Every time I get on the highway, I feel surrounded by tractor-trailers. As I travel throughout California, I notice them more and more on the roads and at the rest stops. I had no idea that many of the drivers were my allies in ending violence against women!
“Truckers Against Trafficking” is a nonprofit that trains truck drivers on ways to identify the warning signs of human trafficking and gives them resources to intervene. Sarah Jakiel [founder of the hotline] said,
some of the best calls come from truckers because they’re at the center of things, in an “incredibly unique position to recognize and report sex trafficking of children in this country. They’re seeing it at truck stops, travel plazas.” (NPR)
This story inspired me to think outside of the box and analyze my potential partners in this work. Who else can you engage in the work to end sexual violence and human trafficking?
For the full story from NPR, click here.
Last night, I went to the gym – a place where I usually tune out, rock out to my headphones, and well, workout. I say hi to the people I know, catch up with a few friends, but I don’t spend much time listening in on others conversations. Last night I was working out near a group of young women and men who were training as part of a team. I was thinking – oh man, how cool. I think I would have felt really empowered as an 11 year old girl being so physically fit and part of a team like that. I was getting all excited about how there were more girls than guys that were part of this team, and how they were doing equal workouts, and giving them mental feminist high fives all around. Then, I got knocked right off my treadmill.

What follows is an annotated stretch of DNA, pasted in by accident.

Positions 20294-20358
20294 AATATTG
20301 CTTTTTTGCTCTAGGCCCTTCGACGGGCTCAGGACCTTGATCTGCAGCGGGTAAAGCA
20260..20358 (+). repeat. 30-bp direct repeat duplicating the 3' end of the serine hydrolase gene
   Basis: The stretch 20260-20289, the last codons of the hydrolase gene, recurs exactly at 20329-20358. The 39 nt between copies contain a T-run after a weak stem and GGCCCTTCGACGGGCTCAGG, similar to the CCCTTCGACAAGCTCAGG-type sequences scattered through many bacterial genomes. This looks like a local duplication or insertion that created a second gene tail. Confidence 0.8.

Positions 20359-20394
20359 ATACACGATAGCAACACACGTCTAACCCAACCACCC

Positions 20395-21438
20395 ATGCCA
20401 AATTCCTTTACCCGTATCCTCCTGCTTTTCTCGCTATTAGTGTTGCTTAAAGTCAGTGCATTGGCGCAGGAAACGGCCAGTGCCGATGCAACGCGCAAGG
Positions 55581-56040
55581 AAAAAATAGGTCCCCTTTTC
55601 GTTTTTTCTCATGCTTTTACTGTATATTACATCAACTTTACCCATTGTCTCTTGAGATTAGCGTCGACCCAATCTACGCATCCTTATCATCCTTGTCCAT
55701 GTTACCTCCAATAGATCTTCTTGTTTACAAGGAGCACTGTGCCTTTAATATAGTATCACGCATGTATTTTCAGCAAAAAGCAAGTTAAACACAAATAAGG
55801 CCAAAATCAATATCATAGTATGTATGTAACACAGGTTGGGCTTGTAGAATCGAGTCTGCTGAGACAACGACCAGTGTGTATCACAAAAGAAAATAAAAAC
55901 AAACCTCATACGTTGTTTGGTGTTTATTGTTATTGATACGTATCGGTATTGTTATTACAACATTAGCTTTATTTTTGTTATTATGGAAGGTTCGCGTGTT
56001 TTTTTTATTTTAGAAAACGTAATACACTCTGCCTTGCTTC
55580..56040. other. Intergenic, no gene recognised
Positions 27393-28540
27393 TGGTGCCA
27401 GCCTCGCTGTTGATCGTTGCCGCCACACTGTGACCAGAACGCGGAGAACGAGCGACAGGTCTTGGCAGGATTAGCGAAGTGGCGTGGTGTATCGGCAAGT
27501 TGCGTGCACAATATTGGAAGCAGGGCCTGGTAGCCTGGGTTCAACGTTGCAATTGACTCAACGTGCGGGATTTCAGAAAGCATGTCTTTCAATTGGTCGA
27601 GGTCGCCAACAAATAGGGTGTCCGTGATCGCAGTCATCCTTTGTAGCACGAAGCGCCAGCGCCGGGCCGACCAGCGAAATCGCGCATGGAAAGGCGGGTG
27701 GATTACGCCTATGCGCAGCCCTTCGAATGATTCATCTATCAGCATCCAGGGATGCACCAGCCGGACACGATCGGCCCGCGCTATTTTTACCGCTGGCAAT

The coach of these girls pulled them aside and said, “You need to stop showing your midriffs. It is inappropriate and that is my personal preference, you can do what you want but I think you should stop and take a moment to think about what you are wearing”.
PANIC!! [click to continue…]
When I think for the benefits of bystander intervention, my thoughts initially turn to the positive impact that a bystander can have for a victim (or potential victim). Recent research suggests that bystanders may experience separate and distinct health impacts that deserve attention and focus from health care professionals, parents, teachers, and support networks. In “Morbidity among bystanders of bullying behavior at school: concepts, concerns, and clinical/research issues”, Ian Rivers discusses the complexities of bystander behavior and how the social dynamics of bystander intervention can determine the long term sequele of an individual’s mental health. Rivers determined that “the mental health implications … vary according to the category or type of bystander a student becomes”, types ranging from those who support the bully or perpetrator to ones that actively fight for the rights of the victim. River’s conclusion: